A VersaTile-driven platform for rapid hit-to-lead development of engineered lysins

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A VersaTile-driven platform for rapid hit-to-lead development of engineered lysins
Acinetobacter baumannii bacteria, coloured scanning electron micrograph (SEM). This bacterium has developed resistance to a number of antibiotics and is increasingly seen in opportunistic infections in hospitals. It typically infects the lungs, leading to a form of pneumonia. It can develop resistance to antibiotics even as they are being used to treat an infection. Because of this, and because it is generally found in weakened patients, the mortality rate for infections with A. baumannii is high. In healthy individuals, however, it is a normal part of the skin flora. Magnification: x11,000 when printed 10 centimetres wide.

The rapid emergence and spread of multi drug-resistant (MDR) bacteria is a major public health threat. This problem is further aggravated by the dearth of novel antibiotics. Out of the various antibiotics undergoing clinical trials only few reach the final phase above that the tendency of bacteria now to overcome or gain resistance to these antibiotics is very fast. With the emergence of genomics in the 1990s, the focus shifted to high-throughput screening campaigns, various alternate methods had started gaining attention. However, the inability of these synthetic compounds to penetrate into bacterial cells resulted in their failure. Thus, new discovery platforms are needed to identify lead antibacterial to expand the portfolio of antibiotics.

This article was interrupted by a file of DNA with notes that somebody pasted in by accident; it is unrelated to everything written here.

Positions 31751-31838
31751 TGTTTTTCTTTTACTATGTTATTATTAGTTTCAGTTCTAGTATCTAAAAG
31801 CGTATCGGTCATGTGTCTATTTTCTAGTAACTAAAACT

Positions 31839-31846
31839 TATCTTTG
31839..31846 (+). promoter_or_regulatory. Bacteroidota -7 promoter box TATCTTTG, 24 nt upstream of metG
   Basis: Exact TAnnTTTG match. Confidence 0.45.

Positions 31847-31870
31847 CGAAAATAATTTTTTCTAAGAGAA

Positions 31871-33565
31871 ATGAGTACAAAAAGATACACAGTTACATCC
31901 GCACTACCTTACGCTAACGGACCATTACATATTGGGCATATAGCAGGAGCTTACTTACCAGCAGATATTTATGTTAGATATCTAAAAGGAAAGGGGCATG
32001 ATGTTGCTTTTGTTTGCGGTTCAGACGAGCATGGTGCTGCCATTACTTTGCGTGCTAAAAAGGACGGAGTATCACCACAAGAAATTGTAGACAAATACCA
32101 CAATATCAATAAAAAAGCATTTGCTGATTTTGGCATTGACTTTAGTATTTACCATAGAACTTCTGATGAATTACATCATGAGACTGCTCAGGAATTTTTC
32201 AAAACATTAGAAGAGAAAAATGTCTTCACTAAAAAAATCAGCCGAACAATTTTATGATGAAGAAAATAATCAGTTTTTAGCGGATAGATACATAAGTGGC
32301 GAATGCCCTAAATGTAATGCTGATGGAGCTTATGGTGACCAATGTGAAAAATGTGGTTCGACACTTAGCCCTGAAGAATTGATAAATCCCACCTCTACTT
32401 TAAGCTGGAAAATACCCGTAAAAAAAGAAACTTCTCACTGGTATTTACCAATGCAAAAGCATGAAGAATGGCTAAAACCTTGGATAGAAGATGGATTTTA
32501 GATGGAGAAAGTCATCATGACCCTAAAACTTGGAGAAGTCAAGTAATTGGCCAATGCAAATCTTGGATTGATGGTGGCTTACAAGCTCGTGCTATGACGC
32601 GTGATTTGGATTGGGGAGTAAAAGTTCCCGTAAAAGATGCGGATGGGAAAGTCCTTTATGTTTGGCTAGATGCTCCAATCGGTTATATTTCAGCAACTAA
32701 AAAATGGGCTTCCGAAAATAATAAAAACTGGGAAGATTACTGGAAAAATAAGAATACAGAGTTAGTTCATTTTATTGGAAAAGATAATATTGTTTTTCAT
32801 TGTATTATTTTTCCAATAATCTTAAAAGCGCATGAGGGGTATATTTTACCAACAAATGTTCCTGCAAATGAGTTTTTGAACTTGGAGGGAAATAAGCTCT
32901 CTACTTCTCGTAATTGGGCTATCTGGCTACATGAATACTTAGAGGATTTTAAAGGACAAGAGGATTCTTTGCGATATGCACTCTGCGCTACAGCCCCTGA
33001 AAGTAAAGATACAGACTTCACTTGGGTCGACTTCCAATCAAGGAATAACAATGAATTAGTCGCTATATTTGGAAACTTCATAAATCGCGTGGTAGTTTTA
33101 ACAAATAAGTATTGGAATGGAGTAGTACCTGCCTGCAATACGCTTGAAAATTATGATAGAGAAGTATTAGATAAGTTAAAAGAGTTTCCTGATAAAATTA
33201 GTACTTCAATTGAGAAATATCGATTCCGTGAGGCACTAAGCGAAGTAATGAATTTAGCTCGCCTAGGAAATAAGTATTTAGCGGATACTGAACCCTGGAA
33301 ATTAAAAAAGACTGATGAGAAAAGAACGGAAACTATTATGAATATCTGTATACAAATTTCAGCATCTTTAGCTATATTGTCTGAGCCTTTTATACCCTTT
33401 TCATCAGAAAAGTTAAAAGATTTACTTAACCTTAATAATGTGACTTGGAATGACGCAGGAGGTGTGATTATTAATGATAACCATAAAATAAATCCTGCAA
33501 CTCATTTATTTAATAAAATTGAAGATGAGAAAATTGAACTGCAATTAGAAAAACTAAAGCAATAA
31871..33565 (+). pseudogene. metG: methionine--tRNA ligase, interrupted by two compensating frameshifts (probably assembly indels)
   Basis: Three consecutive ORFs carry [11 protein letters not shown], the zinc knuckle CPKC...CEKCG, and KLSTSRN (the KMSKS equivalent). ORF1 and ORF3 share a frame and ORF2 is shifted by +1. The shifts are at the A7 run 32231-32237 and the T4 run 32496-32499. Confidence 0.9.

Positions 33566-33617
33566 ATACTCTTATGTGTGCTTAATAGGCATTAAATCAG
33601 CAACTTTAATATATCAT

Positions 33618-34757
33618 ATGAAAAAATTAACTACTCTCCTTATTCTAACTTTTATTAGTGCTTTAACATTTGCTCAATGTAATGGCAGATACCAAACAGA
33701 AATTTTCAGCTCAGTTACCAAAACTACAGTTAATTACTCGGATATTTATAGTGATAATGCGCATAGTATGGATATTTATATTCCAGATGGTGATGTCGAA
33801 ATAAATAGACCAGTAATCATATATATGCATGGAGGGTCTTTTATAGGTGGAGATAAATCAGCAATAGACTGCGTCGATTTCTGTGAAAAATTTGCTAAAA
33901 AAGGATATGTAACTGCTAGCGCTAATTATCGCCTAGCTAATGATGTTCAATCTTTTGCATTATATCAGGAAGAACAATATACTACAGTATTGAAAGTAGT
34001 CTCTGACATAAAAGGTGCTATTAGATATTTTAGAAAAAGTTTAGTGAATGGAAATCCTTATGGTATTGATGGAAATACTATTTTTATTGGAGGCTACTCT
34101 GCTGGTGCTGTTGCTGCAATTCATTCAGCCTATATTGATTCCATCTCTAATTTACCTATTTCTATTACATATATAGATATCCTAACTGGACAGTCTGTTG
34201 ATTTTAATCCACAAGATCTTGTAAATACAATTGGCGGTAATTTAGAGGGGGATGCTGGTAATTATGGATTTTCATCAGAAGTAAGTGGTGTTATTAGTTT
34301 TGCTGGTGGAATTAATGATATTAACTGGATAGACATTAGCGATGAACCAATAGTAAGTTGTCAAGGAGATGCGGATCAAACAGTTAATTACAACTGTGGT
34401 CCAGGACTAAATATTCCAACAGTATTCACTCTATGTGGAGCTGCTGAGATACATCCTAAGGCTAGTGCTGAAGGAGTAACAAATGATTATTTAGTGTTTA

One of the non-conventional approaches that differ from the classic small-molecule antibiotics includes ‘lysins’. These are proteins that cut up the cell wall of bacteria and are a totally diverse way of rescinding bacteria. Further it is being proposed that chances of developing resistance are much lower in this case. Thus, in present study by exploiting the technology of protein engineering, new lysins were first developed. The name given was ‘VersaTile lysins’ and post iterative screening procedure, a lead variant with high antibacterial activity was identified. This variant showed greater efficiency against Acinetobacter baumannii in human serum and an ex vivo pig burn wound model. Finally, it seems that VersaTile has a broad potential for future applications, as the ‘construction kit method’ can also be used for other types of proteins that are of industrial or medical importance.

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